Andy Murray makes his return from an elbow injury on Wednesday, when he takes on Luxembourg’s Gilles Muller in the second round of the Monte Carlo Masters.
Andy Murray vs Gilles Muller ATP Monte Carlo Masters tennis is live from Monte Carlo on Wednesday, 19 April from 12:30pm local time/ 11:30am BST. Watch and bet on tennis live from Monte Carlo at bet365 > live streaming > tennis
Murray’s last match was an opening round loss to Vasek Pospisil at the BNP Paribas Open in Indian Wells, and soon after, he announced his withdrawal from the Miami Masters because the elbow problem- which also ruled him out of Great Britain’s Davis Cup quarter final in France.
The extent of the injury was not initially clear, with some reports suggesting that Murray could be out up until the Madrid Masters, but the world number one has recovered in time to take his place in the Monte Carlo draw, and he insists that he would not be playing if he isn’t fully fit.
Murray’s elbow injury was the latest issue he’s had to deal with in a troublesome season. Apart from the health problems, his form has been dodgy all year- starting with an unconvincing run to the final in Doha, before eventually losing to Novak Djokovic in his first tournament of the season- his first defeat since losing to Kei Nishikori in the quarter finals of the US Open, ending a career-best 28-match winning streak.
The Doha loss to Djokovic passed without too many raised eyebrows, but the alarm bells were set off when the world number one fell to Mischa Zverev in the fourth round of the Australian Open. On getting home from his Melbourne misadventure, Murray discovered that he had shingles, a medical condition not unrelated to the amount of physical effort he had put in at the back end of last season, and during the off-season, but he recovered from that to win his first title of the season (the only one so far) in Dubai. Again, he wasn’t quite at his best, but made the most of a disintegrating draw.
That has been as good as it has got for Murray this year, as his record after Dubai reads played one, lost one. His no-show in Indian Wells and Miami meant he missed out on an excellent opportunity to stretch his lead on top of the world rankings, having had very little points to defend on the North American hard courts, but with so many points to defend between now and the end of the season, Murray is condemned to snap out of the lackluster form of the first three months of the year, else he will not be at number one for too much longer.
Murray put together a career-best clay court season in 2016, winning the title in Rome, reaching finals in Madrid and Roland Garros, and making the semi-finals in Monte Carlo.
Can he reproduce such great form on the dirt in 2017?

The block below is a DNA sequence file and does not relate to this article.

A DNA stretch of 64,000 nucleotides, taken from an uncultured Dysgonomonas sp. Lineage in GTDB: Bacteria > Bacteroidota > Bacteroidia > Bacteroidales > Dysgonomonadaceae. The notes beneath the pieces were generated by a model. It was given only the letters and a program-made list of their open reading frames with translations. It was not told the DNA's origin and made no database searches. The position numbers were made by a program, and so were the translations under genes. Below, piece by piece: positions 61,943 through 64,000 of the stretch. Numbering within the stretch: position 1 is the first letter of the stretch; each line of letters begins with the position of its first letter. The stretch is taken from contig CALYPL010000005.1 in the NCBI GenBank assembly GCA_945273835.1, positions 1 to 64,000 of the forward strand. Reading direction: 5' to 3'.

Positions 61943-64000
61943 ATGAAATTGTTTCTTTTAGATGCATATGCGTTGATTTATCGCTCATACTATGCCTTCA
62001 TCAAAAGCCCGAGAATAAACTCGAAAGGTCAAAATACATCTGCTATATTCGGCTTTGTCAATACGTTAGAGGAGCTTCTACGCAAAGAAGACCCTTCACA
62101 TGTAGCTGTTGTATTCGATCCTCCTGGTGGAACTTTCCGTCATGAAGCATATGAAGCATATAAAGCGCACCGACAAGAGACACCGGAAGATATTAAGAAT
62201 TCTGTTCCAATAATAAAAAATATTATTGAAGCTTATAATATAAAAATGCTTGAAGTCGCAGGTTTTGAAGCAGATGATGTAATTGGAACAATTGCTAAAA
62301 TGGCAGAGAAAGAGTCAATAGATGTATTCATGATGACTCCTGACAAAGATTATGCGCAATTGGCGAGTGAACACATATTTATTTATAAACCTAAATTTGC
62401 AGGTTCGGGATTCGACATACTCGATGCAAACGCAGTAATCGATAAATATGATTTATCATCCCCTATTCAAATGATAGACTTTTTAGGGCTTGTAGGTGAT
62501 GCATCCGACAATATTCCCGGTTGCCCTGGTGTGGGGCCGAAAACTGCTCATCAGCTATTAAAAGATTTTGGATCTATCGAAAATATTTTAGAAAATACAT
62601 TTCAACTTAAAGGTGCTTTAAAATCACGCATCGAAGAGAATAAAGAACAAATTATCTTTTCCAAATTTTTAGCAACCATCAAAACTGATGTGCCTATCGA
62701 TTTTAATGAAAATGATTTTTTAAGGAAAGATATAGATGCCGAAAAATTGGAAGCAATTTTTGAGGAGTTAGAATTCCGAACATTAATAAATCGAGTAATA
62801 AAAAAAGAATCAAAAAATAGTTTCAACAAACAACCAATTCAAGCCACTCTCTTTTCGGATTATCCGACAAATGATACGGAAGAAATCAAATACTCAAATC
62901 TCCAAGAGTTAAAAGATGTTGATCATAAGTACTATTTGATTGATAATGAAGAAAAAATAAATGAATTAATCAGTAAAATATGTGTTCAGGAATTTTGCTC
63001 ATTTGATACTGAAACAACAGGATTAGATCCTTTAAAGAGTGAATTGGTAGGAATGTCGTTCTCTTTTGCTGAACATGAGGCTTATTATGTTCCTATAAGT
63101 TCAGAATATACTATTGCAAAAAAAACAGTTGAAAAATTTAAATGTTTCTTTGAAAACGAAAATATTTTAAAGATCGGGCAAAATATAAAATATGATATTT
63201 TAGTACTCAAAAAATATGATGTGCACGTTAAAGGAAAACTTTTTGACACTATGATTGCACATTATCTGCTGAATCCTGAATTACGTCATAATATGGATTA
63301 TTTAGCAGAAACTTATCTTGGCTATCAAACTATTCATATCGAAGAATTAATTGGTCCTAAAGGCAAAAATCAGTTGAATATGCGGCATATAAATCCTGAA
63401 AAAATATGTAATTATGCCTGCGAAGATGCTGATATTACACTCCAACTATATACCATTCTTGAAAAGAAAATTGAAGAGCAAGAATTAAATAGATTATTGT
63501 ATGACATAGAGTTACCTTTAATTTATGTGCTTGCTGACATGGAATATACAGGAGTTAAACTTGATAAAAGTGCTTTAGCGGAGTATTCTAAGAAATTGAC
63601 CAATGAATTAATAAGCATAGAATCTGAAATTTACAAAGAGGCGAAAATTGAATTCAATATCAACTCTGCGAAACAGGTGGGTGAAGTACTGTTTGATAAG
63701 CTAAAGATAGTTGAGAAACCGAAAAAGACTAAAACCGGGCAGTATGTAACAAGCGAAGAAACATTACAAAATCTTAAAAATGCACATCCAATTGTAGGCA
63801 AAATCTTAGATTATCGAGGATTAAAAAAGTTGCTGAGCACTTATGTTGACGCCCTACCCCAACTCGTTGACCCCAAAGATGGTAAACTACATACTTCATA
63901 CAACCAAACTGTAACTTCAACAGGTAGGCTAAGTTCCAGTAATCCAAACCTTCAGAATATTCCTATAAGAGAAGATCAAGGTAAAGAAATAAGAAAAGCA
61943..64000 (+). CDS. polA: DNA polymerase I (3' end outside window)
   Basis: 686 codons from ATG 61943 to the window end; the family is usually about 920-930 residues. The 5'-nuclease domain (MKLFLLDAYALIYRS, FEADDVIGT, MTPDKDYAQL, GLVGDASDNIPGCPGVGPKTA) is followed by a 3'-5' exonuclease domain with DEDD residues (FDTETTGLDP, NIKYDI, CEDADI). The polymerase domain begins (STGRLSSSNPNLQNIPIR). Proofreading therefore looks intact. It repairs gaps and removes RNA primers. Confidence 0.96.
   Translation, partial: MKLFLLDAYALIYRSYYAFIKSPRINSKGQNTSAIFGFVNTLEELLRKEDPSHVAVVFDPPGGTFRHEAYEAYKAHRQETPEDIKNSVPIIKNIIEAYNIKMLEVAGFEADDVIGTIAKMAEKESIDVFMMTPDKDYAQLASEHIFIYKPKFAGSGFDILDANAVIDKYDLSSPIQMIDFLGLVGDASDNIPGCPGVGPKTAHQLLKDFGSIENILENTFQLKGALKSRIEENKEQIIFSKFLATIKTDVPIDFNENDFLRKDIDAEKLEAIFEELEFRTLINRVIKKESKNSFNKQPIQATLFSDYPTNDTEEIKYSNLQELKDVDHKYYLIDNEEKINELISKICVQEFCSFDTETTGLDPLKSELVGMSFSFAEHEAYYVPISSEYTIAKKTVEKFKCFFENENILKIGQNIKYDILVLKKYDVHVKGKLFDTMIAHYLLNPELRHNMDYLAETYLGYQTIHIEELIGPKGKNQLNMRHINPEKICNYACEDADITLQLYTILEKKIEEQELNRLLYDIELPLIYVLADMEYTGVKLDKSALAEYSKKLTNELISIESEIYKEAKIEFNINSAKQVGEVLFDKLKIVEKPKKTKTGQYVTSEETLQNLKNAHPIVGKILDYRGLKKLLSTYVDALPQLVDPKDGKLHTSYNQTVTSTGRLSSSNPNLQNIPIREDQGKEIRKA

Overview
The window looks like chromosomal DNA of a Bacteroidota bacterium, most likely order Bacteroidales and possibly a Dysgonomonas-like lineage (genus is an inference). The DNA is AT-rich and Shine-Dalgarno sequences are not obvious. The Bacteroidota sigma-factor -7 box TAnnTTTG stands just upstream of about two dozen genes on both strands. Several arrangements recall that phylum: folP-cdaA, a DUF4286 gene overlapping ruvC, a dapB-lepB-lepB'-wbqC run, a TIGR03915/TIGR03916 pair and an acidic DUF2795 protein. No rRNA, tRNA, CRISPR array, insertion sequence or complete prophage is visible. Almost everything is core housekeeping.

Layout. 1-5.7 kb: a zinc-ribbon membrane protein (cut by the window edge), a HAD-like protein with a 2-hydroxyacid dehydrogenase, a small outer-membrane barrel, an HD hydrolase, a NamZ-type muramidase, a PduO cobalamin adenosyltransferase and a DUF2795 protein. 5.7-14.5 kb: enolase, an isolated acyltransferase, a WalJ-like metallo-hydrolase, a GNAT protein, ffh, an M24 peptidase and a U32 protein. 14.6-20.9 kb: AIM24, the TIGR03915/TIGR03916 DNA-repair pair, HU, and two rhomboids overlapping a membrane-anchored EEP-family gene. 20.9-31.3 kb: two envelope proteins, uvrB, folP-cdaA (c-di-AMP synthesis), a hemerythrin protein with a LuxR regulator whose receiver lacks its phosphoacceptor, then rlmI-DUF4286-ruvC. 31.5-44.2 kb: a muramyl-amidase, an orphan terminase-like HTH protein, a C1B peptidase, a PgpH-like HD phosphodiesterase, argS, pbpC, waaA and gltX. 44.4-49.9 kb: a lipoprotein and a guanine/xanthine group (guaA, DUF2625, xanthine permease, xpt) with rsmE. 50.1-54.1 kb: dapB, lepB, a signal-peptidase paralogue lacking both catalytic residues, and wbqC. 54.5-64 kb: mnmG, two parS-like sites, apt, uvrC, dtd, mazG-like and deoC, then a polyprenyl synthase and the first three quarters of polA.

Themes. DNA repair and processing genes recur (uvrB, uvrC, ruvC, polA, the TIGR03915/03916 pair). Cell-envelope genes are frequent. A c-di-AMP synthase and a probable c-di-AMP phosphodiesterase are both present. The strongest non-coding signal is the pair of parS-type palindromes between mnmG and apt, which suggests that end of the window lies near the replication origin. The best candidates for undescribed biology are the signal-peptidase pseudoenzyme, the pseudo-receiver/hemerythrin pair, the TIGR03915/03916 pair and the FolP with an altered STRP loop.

He first match on the surface is against Gilles Muller.
Gilles Muller. (Photo by Clive Brunskill/Getty Images)
Late bloomer Muller lost his first match of 2017 to Jared Donaldson in Brisbane, but he hit back superbly with a run to his first career title at the Apia International in Sydney. That launched the 33-year-old into the world’s top 30 for the first time in his career.
Muller has not quite reached those heights since then, with a quarter final in Sofia the best he has managed, but he has picked up enough wins to maintain his place in the top 30. The only other tournament where he has failed to win a match was in Dubai, where he lost to Philipp Kohlschreiber in the first round.
Muller reached the second round of the first two Masters 1000 events of the year at Indian wells and Miami, and he made it three second round appearances in arrow with a rather surprising victory over Tommy Robredo in his Monte Carlo opener.
‘Rather surprising’ because Muller has a terrible record on clay, while Robredo, despite his recent injury problems, is far more accomplished on the surface. Muller had not won a match on clay since Roland Garros 2015, while he had won a cumulative total of three matches on the surface in nine years- that gives a clear picture of how bad he has been on the dirt.
Despite Murray’s recent inactivity, it’s hard to make a case for Muller in this second round meeting. His biggest weapon, the serve, is not only nullified by the slowness of the surface, but also by the quality of the returning from his opponent; and when he does venture forward, Murray will have even more time to pick his spots on the passing shots.
Muller also isn’t the best mover on the tour (and that is being generous!), and that lack of mobility is greatly exposed on this surface, especially against a natural athlete like Murray.
Murray has won all four previous meetings against the Muller, on surfaces far more favourable to the Luxembourger (three on hard courts, and once on grass), and the world number one should make it win number five in this first ever union on clay.